So your feedback is greatly appreciated - while I'm not building it for speed, I am trying for efficiency & it's interesting to note the two are often intertwined... I suspect this thing will be plenty fast 'nuff even w/o a body, but still, I'd love to see what kinda mileage I'd get w/one.

The 'Windwrap' fairing I linked to prolly isn't the best for aerodynamics despite it's advertising, I'm most likely still going to try one for comfort considerations though...
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Old 08-19-2011, 01:47 PM   #18 (permalink)
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The mueller fairing makes a pretty fair front if you attach coroplast sides. By itself you probably won't notice any difference.


Your drive train makes a lot of turns. how much friction do you notice when you pedal backwards. I think it is a reasonable measure of drive line friction. Hope that you are using quality idler wheels.

Mcmaster carr sells nice v belt pulleys with ball bearings that make great chain idlers.
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Old 08-20-2011, 04:21 AM   #19 (permalink)
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I agree, w/o the sides & tail I suspect a fairing would be mostly for comfort - which ofc I've no aversion to lol... yet seeing the above pic has brought another concern to my attention & one I'd not considered before (thanks BTW), & that's weather - most particularly side gusts.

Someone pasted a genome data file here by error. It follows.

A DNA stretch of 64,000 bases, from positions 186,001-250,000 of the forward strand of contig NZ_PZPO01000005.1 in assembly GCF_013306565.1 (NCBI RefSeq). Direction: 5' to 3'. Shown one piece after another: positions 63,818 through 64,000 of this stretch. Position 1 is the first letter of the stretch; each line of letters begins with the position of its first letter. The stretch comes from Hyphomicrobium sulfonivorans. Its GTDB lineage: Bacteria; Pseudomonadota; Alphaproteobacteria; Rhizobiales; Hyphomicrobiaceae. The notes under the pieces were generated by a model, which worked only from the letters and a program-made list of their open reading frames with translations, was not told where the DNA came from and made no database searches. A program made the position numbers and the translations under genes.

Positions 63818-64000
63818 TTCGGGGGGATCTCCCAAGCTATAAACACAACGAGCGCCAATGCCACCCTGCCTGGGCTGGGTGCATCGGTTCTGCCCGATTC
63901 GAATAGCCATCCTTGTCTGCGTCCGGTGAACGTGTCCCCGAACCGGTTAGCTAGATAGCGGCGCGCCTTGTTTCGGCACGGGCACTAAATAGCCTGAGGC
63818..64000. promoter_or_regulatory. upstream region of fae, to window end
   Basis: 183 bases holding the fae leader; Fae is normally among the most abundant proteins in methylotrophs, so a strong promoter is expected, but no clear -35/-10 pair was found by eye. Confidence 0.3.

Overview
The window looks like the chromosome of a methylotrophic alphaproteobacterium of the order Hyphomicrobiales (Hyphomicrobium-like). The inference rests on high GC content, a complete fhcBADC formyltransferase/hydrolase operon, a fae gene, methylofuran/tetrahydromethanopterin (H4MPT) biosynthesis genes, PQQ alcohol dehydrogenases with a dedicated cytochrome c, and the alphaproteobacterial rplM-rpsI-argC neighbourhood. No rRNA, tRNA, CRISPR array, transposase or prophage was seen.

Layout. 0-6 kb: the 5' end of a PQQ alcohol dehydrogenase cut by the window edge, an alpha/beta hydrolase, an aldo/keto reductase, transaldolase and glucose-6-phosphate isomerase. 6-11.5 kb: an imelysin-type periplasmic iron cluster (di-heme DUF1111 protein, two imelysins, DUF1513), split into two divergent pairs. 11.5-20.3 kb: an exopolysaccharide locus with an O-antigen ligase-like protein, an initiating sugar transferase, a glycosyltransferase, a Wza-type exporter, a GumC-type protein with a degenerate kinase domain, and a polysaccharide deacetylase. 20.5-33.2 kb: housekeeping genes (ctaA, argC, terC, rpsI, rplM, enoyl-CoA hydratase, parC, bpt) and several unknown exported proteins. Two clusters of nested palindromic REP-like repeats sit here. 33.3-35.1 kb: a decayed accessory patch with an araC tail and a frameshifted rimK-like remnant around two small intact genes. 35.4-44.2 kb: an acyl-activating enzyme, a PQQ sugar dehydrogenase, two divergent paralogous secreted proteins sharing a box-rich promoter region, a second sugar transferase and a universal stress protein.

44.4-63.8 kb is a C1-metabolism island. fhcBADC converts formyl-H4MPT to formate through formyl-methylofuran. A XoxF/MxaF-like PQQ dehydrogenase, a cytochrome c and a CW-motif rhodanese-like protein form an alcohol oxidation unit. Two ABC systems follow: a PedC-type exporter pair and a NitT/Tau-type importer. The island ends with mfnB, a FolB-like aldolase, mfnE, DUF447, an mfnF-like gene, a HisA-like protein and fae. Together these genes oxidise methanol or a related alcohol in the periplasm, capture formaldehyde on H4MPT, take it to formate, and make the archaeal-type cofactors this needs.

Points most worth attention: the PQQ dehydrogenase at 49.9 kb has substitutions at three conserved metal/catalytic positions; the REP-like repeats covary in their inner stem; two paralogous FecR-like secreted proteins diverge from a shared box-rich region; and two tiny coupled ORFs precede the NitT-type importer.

While the above body shell no doubt vastly reduces wind resistance under ideal conditions & it's hard to tell from the pic how tall it actually is - I can't help but wonder what effect it had on handling & control, say w/a variable 20mph crosswind for example... a phenomenon not uncommon at all on the coast of Maine (to be guilty of a grave understatement heh). While I think I'd have some advantage over the above (what appears to be) bicycle with the lateral stability a trike provides... I think perhaps I'd attempt a more "form fitting" body, reducing it's profile as much as possible.... which granted, my not be possible at all.

Unfortunately yes, my pedal chain takes a somewhat convoluted route & worse yet it's redirects are on the power side. After many admittedly silly attempts to pass it through the A arm suspension (to try and increase ground clearance), I resorted to blatantly copying the chain path used on an unsuspended taddy. As I've that great honkin' engine case in the way - I've little choice. It's only a lil 49cc four stroke, but as it's an auto clutch (I've already too many levers and whatnot lol) it's somewhat wide (11").